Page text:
of work in terms of improving quality and we've made a decision


that we want to focus on th`t work and not be distracted by procurement


exercises. The unions on thd local community mounted a campaign to


ensure that the hospitals that have stayed in the NHS and were not


farmed out, and they say thd whole thing has been a waste of money


What you to that? I say that we have worked really hard and we h`ve staff


on board `` what do you say to that? We've taken the decision in


recognition of the work the staff has done in terms of moving the


hospital forward. A patient has grabbed you and said there were good


things and bad things. Do you think you got it right? Will you be taken


at a special measures? We c`n never be complacent. We know we'vd done


good work over the last 18 lonths but there is more to do. I would


never be complacent, and we need to continue, day in, day out whth the


relentless pursuit of excellence. I am reliably informed by Kevhn that


if patient's ear or relativds feel that something is amiss, thdy really


do want to hear from you `` that if the patients here. And that care


quality inspection is due at the end of April.


The former owner of Birmingham City Football Club has filed an `ppeal


against his money laundering conviction. Carson Yeung was jailed


in Hong Kong earlier this month for six years in connection with the


movement of ?55 million between bank accounts. His lawyers have now filed


papers at the Court of Appe`l. John Anslow has been jailed for


almost 30 years, for supplyhng drugs and escaping from custody. Details


of the 33`year`old's sentences have only just been released aftdr he was


cleared of murder yesterday. Anslow, who is from the Black


Country, was supplying cann`bis and cocaine with a street value in


excess of ?1 million. An investigation has found that two


West Mercia Police officers shouldn't have tasered a man, who


then fell from a roof in Worcester. The Independent Police Complaints


Commission said they were gtilty of misconduct and hadn't fully


considered the dangers. Campaigners in Wolverhampton are


celebrating after plans to close the city's Central Baths to savd money


were shelved. It's now been agreed the pool can be kept open, but it'll


have to be run more like a business. Joanne Writtle's been to medt one of


the campaigners. Jazz Uppal took an extreme leasure.


He moved home and his buisiness to be close to Wolverhampton Cdntral


Baths. When I was 18 I suffdred a prolapsed disc and I'm now 47 and it


is crucial that I keep swimling Myself active. `` just to kdep


myself active. It is critic`l to me to be right opposite Central Baths.


My house is only a mile awax. Today, he's not swimming alone. But with


those who've fought for six months to keep this pool open. A bhg weight


lifted off my shoulders. A big smile on our faces on to know that we got


this swimming pool and we s`ved it and we can come for a swim. The


pool's been saved after the City Council took advice from thd Amateur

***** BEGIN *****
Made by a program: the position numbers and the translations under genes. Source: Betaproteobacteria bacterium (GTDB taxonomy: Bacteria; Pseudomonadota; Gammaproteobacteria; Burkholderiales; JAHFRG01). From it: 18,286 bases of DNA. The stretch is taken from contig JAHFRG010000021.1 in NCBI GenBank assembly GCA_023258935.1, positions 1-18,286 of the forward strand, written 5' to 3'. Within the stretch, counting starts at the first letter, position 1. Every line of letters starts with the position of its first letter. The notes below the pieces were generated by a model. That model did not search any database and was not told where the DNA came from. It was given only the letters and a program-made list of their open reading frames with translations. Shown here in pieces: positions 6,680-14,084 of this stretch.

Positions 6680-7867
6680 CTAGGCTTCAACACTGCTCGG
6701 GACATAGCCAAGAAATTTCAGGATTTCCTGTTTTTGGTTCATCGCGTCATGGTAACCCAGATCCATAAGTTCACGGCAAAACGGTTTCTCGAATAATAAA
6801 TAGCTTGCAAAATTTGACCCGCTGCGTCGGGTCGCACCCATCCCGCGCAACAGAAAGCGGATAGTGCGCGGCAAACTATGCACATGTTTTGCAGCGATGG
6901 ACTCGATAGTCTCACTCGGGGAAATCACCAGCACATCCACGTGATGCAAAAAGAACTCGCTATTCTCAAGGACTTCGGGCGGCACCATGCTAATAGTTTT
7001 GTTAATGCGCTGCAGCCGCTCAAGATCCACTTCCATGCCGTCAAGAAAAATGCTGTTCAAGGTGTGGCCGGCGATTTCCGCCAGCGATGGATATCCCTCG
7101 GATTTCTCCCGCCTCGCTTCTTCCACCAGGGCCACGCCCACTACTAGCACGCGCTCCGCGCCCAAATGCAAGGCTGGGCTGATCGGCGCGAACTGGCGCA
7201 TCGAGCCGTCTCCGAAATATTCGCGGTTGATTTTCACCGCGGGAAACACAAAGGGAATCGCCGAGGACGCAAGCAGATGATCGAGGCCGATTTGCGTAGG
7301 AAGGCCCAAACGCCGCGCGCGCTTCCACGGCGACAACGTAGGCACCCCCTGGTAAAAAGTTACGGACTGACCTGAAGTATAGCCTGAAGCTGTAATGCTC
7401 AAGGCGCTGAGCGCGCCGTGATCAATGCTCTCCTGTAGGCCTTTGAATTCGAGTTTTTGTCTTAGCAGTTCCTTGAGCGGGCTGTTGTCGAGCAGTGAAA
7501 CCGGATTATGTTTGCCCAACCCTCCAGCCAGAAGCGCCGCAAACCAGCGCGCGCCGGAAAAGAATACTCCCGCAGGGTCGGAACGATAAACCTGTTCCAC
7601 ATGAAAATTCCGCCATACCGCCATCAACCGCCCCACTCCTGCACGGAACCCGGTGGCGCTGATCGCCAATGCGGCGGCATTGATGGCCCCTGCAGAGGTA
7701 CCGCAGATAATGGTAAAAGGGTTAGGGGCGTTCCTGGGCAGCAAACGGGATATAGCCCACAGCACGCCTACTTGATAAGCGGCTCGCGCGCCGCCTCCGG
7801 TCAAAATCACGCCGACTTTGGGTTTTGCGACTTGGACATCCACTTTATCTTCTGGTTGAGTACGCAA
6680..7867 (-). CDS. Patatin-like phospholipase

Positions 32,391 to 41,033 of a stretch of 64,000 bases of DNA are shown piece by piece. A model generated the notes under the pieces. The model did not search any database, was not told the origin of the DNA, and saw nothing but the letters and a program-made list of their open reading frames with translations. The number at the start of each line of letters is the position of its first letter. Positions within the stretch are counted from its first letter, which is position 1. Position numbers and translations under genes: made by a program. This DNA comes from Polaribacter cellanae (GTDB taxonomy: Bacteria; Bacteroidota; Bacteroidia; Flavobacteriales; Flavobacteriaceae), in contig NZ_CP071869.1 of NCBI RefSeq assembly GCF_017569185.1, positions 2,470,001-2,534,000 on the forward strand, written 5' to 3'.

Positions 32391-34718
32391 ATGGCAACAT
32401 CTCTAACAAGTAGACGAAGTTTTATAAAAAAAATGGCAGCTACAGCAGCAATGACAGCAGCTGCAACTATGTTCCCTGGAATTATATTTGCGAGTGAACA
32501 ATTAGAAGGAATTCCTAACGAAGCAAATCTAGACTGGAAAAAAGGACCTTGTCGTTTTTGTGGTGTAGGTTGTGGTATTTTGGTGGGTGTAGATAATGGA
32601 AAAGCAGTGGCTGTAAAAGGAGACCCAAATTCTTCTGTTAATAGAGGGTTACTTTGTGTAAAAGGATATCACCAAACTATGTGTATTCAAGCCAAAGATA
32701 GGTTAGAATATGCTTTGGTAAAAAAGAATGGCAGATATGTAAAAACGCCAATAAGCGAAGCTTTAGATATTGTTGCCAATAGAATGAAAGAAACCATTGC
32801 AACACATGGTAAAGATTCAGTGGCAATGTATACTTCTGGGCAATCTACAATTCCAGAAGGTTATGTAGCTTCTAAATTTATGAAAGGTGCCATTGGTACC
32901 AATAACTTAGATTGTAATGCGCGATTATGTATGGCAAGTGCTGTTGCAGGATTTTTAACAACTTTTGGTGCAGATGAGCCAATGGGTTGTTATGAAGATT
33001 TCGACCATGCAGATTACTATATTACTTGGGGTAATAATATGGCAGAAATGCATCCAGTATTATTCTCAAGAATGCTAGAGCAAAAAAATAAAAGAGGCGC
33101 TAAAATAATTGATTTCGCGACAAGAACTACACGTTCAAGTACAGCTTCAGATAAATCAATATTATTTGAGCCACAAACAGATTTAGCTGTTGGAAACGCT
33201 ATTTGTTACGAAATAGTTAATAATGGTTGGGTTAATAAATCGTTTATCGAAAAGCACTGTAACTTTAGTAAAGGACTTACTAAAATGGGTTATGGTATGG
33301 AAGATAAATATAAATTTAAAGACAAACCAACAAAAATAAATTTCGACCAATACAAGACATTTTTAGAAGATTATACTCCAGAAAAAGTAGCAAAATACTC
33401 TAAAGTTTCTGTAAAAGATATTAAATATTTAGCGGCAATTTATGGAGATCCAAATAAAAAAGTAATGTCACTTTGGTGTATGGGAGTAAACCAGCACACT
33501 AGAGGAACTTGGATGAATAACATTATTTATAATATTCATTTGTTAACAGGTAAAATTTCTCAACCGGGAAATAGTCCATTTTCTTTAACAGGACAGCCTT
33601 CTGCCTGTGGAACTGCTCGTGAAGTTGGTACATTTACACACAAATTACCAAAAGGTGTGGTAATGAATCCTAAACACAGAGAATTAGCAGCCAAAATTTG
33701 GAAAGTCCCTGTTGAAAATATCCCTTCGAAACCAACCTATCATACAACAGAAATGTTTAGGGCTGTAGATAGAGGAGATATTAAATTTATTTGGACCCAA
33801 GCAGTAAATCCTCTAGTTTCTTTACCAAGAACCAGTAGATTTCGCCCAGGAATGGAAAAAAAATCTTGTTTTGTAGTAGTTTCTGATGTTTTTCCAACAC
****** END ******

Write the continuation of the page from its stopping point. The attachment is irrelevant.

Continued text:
Swimming Association and others Saving the swimming pool me`ns


making it pay, so, for example, there are 1000 children on ` waiting


list for swimming lessons. Hnstead of teaching or just 39 weeks a year,


the plan is to offer lessons for 50 weeks. More people come and use this


facility, and then we get more money, and the less subsidy that we


have to give to Central Baths. Will the prices go up? We have not got


any plans to put up any prices. Around the country there ard lots of


swimming pool is under thre`t and councils are faced with a horrible


decision to cut services. Wolverhampton has made a st`nd for


the health of the people. For Jazz, relief. He moved here six ydars ago


after the pool near his homd in Willenhall closed. I was wondering


if this was following us around But we fought and we put up a bhg fight


and we have a big smile tod`y because I think we believe we have


saved Central Baths. It's 15 minutes to seven, this is


our top story tonight: Joshta Ribera's killer found guiltx of


murder. Armani Mitchell's j`iled for 18 years for stabbing the r`p artist


Your detailed weather forec`st to come shortly with Shefali. @lso in


tonight's programme, tackling dementia through sporting mdmories.


Former West Bromwich Albion players help veteran fans relive gales.


And today's teenagers take on the roles of the boys who went to war


from Birmingham a century ago. What happens when your lifetime s


dream is taken from you? Th`t's the reality for hundreds of trahnee


footballers every year, who strive to make it in the game, but don t.


Many of them were in Coventry today where they met a player whose own


career was cut short in the most dramatic way. They might have the


skills for football, but do they have the skills for life? Today 1000


young footballers came to ldarn what happens if the dream dies. Obviously


the main dream of these young footballers is to turn profdssional


but the statistics are good. Of those signed aged 16, only 05% are